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How to Reset Your Internal Sleep Clock

Young man peacefully sleeping

kali9/iStock

In this Article:

  • Disrupted sleep can mess with your physical and mental well-being.
  • Optimizing your sleep space and making your bedroom tech-free can help you sleep better.
  • Your daily fitness and eating routines impacts your sleep patterns.

Your body runs on a daily, internal clock called the circadian clock. This clock controls your body’s sleep cycles.

Sometimes your internal clock can get thrown off because of shift work, jet lag, or even springing forward for daylight savings time. This can mess with your sleep patterns, leaving you feeling off balance and tired.

To reset your internal clock and catch more sleep, here are a few tips to try:

  • Optimize your sleep space. You can do this by making the room dark, keeping your bedroom cool, and choosing comfortable bedding and sleepwear.
  • Block out noise. Either wear earplugs or listen to white noise. White noise can be a fan or soothing sounds like the rain or an ocean.
  • Watch what you eat and when. Your internal clock also controls your metabolism, so it’s important to eat meals at consistent times throughout the day. You should avoid drinking alcohol and caffeine or consuming sugar at least four hours before bedtime.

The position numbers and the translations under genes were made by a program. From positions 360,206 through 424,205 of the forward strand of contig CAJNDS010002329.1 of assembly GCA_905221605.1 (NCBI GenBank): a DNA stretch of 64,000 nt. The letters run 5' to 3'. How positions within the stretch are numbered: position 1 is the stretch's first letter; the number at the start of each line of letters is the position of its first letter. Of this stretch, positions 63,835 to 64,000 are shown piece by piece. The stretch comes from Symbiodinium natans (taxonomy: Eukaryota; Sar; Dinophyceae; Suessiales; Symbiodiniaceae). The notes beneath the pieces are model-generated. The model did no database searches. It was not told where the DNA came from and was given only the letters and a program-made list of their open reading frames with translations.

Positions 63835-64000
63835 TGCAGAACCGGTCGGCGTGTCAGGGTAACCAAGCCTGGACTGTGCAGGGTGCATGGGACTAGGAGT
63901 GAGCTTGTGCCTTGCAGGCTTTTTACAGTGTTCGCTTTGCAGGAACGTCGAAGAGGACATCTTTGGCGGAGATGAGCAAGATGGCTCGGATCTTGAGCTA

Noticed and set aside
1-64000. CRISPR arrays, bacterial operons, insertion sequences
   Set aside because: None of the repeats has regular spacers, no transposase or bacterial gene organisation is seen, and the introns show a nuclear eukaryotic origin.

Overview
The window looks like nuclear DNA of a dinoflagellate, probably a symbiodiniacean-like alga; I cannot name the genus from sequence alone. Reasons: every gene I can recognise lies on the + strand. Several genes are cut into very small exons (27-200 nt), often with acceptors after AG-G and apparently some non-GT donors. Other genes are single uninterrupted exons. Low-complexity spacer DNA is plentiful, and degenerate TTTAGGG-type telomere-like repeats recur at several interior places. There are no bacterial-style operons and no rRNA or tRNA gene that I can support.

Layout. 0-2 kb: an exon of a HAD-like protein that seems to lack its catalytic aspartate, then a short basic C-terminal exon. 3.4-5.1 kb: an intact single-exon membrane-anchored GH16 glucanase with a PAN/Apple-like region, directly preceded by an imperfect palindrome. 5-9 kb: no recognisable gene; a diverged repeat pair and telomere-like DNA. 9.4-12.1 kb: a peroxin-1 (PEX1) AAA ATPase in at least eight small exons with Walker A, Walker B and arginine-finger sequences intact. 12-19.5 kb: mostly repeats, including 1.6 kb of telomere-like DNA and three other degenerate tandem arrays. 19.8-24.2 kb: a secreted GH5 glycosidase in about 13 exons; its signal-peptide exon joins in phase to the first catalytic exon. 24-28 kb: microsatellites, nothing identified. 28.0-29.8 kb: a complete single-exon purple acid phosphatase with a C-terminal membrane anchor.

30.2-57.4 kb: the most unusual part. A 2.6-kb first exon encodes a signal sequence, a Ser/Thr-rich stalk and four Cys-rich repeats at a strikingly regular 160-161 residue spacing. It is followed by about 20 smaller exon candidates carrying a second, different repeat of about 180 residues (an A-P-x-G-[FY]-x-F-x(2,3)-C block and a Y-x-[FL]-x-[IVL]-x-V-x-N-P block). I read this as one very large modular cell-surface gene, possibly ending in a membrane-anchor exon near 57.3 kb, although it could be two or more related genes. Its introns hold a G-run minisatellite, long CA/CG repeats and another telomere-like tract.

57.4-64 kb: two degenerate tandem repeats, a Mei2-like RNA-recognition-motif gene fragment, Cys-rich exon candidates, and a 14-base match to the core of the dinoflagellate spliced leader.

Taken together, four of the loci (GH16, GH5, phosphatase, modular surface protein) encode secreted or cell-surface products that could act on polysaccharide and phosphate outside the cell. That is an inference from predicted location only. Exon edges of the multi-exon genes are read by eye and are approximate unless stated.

• Ban electronics in the bedroom. Make your bedroom a technology-free zone—no tablets, laptops, video games, or TV. If you use your smartphone as your alarm clock, set it to ‘Do Not Disturb’ mode before you climb into bed and lay it facedown.
  • Play hard, sleep hard. Exercising for 10-15 minutes before work in the morning can make a difference in your sleep pattern later. No time for the gym? No problem! Guard Your Health has you covered with workout routines that can be done anytime, anywhere such as our Drill Deck or #WarriorReady Workout videos.
  • Get plenty of sunshine. Being outside or at least opening the shades during the day not only boosts your mood but helps your internal clock stay on track.
  • Don’t sleep with your pets. Animals have their own sleep-wake cycle. Consider putting your pet in another room before you go to bed. You could crate your dog or encourage the cat to sleep in another room in the house.

If you’re still not getting the proper amount of sleep (seven to eight hours in a 24-hour period), we encourage you to talk to your Medical Readiness NCO or medical health professional for advice on how to reset your internal clock.

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